Recently, a number of articles have gone around, speaking of the decline of “worship” and the loss of so much congregational singing. link link
I think I’ve got a reputation. Not sure, but I’d bet that lots of people think that I’m anti-worship.
They are right.
If by anti-worship, you mean singing, that is. Singing, I’m all for it. You mean prayers put to music. If you mean songs that honor and glorify God through the medium of music and verbal confessions of humans on all ends of the spectrum when it comes to pitch IQ. I’m all for it.
Growing up in a small church, my mom sang and led beautifully. But on the occasions when a certain wanna-be opera singer showed up, “worship” was more like torture. Pain.
Words have meaning. We learned that from Bill Clinton, and the Mormon church. It’s possible to use the same words, and they not have the same meaning. I’ve met men whose names were actually horrible swear words in English. But the sound that comes out of their mouth actually has a different meaning in their language. No one is a “Christian” anymore. We’re “Followers of Christ” because the word has lost the original meaning, so in an effort to recapture communication, we had to start over.
Our church, the Ocean, has wonderful women and men who lead us in singing prayers and praise to God on a weekly basis. They lead us in new songs, to places we haven’t been before. But it’s not biblically worship. When they show up at practice, when they carry musical instruments, miss sleep, spend time seeking God and praying for us to encounter God during out time of singing, they are worshipping.
We are committed to the Bible as our source for belief and conduct. (Non Negotiable #2) Interesting.
Lets look in the Old Testament for the word worship. One of the closest you can come is sheddah.
“In our modern western culture worship is an action directed toward God and God alone. But this is not the case in the Hebrew Bible. The word shehhah is a common Hebrew word meaning to prostrate oneself before another in respect. We see Moses doing this to his father in law in Exodus 18:7. When the translators translate the word shehhah they will use the word “worship” when the bowing down is directed toward God but as “obeisance” or other equivalent word when directed toward another man. There is no Hebrew word meaning worship in the sense that we are used to using it in our culture today. From an Hebraic perspective worship, or shehhah is the act of getting down on ones knees and placing the face down on the ground before another worthy of respect.” (http://www.ancient-hebrew.org/27_worship.html)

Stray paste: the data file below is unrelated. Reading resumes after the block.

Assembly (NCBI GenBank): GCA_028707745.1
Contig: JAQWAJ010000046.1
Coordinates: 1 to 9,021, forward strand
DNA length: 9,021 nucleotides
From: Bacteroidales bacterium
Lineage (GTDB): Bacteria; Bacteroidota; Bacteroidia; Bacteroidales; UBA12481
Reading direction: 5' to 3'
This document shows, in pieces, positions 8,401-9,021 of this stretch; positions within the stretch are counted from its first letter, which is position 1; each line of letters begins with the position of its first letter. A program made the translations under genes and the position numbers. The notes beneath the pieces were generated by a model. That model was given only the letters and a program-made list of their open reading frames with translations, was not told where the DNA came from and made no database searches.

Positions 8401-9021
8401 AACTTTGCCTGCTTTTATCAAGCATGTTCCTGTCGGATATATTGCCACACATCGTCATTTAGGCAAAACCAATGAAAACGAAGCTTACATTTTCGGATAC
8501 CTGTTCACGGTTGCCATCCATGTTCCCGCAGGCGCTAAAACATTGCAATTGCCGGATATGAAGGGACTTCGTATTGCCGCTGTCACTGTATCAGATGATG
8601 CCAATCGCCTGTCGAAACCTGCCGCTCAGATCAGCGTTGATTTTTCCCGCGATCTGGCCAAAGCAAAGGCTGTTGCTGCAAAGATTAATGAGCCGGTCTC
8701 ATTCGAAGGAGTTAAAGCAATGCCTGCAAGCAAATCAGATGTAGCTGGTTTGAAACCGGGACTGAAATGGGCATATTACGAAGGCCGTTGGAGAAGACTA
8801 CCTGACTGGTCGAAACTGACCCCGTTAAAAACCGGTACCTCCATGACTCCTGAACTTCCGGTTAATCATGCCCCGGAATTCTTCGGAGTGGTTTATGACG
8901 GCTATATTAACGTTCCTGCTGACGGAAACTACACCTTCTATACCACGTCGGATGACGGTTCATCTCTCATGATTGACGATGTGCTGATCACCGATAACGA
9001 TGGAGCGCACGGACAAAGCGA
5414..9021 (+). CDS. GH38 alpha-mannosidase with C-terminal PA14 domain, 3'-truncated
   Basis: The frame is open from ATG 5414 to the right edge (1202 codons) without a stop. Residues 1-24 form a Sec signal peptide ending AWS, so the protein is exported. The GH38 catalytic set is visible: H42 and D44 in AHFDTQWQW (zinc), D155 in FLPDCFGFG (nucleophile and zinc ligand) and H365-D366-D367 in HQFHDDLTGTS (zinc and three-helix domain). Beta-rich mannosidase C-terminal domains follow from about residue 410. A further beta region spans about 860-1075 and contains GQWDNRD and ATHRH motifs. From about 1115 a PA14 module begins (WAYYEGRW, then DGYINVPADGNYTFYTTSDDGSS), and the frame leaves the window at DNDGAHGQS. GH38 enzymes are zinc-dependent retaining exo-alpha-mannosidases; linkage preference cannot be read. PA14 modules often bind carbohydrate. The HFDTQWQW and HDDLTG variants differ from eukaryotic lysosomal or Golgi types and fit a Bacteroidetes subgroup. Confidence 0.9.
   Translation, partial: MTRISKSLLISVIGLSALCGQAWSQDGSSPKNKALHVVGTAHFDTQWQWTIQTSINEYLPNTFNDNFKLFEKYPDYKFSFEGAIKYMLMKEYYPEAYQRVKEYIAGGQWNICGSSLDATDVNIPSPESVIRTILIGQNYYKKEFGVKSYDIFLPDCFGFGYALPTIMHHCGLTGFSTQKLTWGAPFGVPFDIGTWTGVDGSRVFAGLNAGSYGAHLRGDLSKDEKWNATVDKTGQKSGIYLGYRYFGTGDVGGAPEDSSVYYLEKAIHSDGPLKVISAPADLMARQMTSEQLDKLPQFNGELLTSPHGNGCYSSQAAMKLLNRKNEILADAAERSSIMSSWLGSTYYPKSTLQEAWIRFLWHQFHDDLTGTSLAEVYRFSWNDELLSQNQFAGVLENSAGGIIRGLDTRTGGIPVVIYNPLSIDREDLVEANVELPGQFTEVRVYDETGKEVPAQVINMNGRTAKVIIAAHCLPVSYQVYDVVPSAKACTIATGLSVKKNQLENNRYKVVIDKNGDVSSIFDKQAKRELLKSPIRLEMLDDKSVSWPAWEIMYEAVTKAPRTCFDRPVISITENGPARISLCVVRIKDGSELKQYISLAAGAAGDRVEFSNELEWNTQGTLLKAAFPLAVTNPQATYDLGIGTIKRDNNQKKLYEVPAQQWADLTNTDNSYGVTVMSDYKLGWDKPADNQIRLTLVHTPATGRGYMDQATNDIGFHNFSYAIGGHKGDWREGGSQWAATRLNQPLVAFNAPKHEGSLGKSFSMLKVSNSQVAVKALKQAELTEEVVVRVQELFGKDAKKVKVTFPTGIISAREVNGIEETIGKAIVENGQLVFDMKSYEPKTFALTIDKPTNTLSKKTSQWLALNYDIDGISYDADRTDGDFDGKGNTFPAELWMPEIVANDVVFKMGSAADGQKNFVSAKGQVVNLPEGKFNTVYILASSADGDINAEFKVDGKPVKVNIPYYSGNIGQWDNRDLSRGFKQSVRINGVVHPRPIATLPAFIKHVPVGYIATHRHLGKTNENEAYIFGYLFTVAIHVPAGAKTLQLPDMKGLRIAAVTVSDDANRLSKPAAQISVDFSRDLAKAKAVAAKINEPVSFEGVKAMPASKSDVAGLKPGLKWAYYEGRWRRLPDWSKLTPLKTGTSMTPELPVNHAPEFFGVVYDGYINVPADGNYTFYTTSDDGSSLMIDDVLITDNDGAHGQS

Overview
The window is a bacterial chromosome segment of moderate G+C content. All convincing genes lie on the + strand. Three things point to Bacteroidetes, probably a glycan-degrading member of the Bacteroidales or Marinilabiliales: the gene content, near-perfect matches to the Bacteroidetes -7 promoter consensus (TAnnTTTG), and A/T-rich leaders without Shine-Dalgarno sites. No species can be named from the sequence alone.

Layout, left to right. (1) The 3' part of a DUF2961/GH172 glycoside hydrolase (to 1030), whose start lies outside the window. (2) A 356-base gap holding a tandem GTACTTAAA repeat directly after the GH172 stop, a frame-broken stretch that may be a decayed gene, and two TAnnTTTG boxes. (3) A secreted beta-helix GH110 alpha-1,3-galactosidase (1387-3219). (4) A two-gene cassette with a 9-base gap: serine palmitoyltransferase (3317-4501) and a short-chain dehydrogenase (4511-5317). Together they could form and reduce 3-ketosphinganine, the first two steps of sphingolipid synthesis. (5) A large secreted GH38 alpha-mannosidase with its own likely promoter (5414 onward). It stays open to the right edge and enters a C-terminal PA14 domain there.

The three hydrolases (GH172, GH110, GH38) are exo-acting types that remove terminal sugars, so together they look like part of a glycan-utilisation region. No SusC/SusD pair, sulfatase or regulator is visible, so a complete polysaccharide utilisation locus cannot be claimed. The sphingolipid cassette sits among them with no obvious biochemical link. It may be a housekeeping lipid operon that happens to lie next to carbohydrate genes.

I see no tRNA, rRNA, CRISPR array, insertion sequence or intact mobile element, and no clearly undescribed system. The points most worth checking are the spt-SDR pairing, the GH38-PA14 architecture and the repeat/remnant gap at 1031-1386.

Worship is prostration, obedience and an act of humility. Don’t believe me? Read this guy, he’s smarter than me, he’ll give you the Greek and the Hebrew.
Worship, in the bible, is either servanthood, giving, or sacrifice. Never singing.
So should we not have professional musicians “worship leaders?” Actually, we should. David hired men to conduct music and sing in the temple. Asaph was a professional song writer. He was Chris Tomlin, Jesus Culture, and the whole music industry all rolled into one. Elisha called for a musician and when the music played, it opened up his spirit to hearing from the voice of God. Men and women gifted by God in leading in this area are worthy of every penny. The church would be a poorer place without them.
Our times of praise draw us in. God delights in the praise of his people.
So what Charles? Aren’t you arguing semantics? Does it really matter?
Yes, and here’s why. Because true worship is available to every believer, is the responsibility of every believer. Even those who don’t like to sing, or who sing horribly. The contemplative. Or even more beautiful to God, the man or woman in the nursery every week holding babies as their act of servanthood so that others can have their spirits opened to an encounter with God. That’s worship. The man who comes and cleans the building and prays over every chair. The mother who readies her 3 kids all by herself and gets them to their class where they hear about Jesus. That’s worship. The person who faithfully gives financially and time to their local community of faith, regardless of their financial situation.
Calling yourself a band leader, music director, fine arts person doesn’t diminish you. It’s an act of rebellion that might actually be worship.
Much like everyone went from being pastor to being prophet and now the buzzword is Apostle, so too our current music movement has been driven by our desire for value. Recognition.
The true worshippers worship in spirit and in truth. It’s a heart action, not a vocalization.
Every time someone minimizes the powerful spiritual leadership you exert in our community because we don’t use the right words, you are worshippers. Every time you get criticized for the new songs, for following your pastor’s directives of nothing older than 5 years, you are worshippers. You lead us in prayer, you usher us into the presence of Jesus, where you have been yourself. To those who serve us coffee with your teams, you are worshippers. To all those who don’t get “fed” so our children can learn of Jesus, you are worshippers. Even when you aren’t singing. Especially when you aren’t.
This is a repost from my family blog.